Fan, sf writer, and editor. He discovered fandom in 1949, where he became an enthusiastic publisher of fanzines. Despite a long career as a science fiction professional, he continued to participate as a fan until his death. During the 50s and 60s he remained one of the most prominent fans in the world. In 1986, he was Fan Guest of Honor at ConFederation, the Altanta Worldcon.
He was nominated for the following: 1960 Best Fanzine Hugo, 1961 Best Fanzine Hugo, 1967 Best Fanzine Hugo, 1968 Best Fanzine Hugo, 1969 Best Short Story Hugo, 1971 Best Fan Writer Hugo, 1972 Best Fan Writer Hugo and thirteen times (1973-1975, 1977-1979, 1981-1987) in the Best Professional Editor category.
He was toastmaster at Orycon V and was scheduled to be toastmaster at the cancelled LepreCon 6. He ran for TAFF in 1959, losing to Don Ford. He ran again in 1965 and won. During his term as TAFF administrator, he published TAFF Progress Report.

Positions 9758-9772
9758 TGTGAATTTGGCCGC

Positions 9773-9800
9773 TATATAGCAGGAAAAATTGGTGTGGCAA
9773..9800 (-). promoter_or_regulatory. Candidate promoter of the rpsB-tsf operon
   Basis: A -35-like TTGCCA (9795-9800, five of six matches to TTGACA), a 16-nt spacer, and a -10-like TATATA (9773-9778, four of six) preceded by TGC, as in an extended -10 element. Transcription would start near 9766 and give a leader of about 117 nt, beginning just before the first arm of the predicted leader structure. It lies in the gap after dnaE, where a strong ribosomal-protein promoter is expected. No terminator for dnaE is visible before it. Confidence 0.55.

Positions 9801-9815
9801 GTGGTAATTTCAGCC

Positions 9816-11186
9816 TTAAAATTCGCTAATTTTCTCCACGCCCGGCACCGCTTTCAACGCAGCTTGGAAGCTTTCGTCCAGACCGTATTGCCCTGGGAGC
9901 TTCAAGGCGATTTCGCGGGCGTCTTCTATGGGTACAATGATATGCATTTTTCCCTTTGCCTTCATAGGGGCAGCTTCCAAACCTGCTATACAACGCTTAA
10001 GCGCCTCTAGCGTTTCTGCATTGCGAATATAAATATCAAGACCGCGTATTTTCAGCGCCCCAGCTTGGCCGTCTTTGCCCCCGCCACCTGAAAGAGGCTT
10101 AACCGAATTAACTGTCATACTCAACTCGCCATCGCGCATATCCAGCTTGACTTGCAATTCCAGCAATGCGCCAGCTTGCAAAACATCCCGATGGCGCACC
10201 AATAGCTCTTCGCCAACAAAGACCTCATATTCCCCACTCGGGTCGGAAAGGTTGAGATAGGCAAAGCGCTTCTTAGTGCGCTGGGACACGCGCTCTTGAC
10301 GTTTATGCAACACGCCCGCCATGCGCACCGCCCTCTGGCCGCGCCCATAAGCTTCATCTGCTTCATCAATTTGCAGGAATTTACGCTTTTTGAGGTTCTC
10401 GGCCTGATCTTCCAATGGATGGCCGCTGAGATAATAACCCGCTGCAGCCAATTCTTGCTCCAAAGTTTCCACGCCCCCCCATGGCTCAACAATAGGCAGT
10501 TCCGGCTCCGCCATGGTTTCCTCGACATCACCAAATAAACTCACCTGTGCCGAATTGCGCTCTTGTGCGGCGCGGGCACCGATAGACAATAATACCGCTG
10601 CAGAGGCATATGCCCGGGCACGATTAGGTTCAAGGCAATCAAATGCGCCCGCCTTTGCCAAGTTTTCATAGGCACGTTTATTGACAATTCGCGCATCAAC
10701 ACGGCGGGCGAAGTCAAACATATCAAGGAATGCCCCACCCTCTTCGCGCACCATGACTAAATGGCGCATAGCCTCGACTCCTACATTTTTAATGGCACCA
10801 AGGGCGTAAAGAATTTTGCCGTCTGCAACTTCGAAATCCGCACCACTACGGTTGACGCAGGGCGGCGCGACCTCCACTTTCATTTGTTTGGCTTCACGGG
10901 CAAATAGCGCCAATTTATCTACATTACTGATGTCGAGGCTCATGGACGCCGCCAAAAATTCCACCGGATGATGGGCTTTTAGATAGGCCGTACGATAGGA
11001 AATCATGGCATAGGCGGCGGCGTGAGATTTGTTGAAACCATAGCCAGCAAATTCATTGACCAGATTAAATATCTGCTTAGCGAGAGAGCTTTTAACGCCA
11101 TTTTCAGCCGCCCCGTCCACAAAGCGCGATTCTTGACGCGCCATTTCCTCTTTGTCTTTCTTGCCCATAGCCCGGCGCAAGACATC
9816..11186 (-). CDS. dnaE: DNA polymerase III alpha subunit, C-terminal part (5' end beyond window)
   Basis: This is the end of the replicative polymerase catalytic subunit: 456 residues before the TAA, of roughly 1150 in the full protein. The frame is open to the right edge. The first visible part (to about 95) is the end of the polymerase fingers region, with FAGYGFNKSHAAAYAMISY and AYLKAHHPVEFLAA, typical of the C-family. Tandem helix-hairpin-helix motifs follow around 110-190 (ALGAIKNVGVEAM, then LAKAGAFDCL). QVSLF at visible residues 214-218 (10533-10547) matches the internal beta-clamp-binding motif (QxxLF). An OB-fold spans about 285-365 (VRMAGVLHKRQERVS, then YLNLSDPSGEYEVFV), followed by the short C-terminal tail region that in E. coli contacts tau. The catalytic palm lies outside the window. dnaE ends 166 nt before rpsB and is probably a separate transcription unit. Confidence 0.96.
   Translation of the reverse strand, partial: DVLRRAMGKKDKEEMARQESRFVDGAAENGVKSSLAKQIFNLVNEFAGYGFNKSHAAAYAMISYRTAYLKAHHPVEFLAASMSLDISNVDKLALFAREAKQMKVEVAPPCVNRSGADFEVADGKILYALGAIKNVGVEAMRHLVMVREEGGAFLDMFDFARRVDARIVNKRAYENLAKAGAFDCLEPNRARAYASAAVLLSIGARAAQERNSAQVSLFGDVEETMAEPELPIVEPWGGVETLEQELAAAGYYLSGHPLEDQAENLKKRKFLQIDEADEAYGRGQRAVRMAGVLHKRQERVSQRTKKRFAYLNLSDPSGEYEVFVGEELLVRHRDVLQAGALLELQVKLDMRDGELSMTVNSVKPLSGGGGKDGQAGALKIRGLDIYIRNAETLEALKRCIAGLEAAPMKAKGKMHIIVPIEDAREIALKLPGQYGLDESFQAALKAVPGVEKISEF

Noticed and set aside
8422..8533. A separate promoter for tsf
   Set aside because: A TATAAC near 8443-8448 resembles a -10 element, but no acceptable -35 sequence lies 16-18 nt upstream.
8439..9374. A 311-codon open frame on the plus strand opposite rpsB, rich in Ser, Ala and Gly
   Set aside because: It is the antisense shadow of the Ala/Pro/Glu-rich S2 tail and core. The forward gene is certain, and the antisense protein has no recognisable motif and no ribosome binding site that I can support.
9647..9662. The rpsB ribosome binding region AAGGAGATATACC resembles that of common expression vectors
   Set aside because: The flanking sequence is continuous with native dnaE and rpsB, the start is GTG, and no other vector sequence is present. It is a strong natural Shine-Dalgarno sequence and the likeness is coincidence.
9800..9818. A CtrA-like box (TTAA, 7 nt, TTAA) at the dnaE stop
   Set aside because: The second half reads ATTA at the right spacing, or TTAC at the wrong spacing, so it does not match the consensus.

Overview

He was a member of NAPA, Golden Gate Futurians, was toastmaster at Corflu 3. He published A L'Abandon, Dark Star, Diaspar, Entropy, Fanac, Incompleat Burbee, Innuendo (one of the best fanzines of the 60s), Lighthouse, Stormy Petrel, Troll Chowder, Void, and Vulcan. He was one of the Berkeley Bhoys, and the ACC, helped conceive the beer can Tower to the Moon, and was one of the people behind Carl Brandon. (And was one of the people credited with publishing Dolor along with Dave Rike, Carl Brandon, and Ron Ellik.) He wrote "Egoboo for Algernon". Some of his own fan writing was collected in The Incompleat Terry Carr and in Fandom Harvest. He was a member of The Cult.
As a pro writer, he published both short SF and novels. In the early 1960s, Carr concentrated professionally on editing. He first worked at Ace Books, establishing the Ace Science Fiction Specials series which published, among other novels, The Left Hand of Darkness by Ursula K. Le Guin and Rite of Passage by Alexei Panshin.
After conflicts with Ace head Donald A. Wollheim, he worked as a freelancer. He edited an original story anthology series called Universe, and a popular series of Year's Best anthologies that ran from 1972 until his death in 1987. He taught at Clarion, and published some novels and short fiction.
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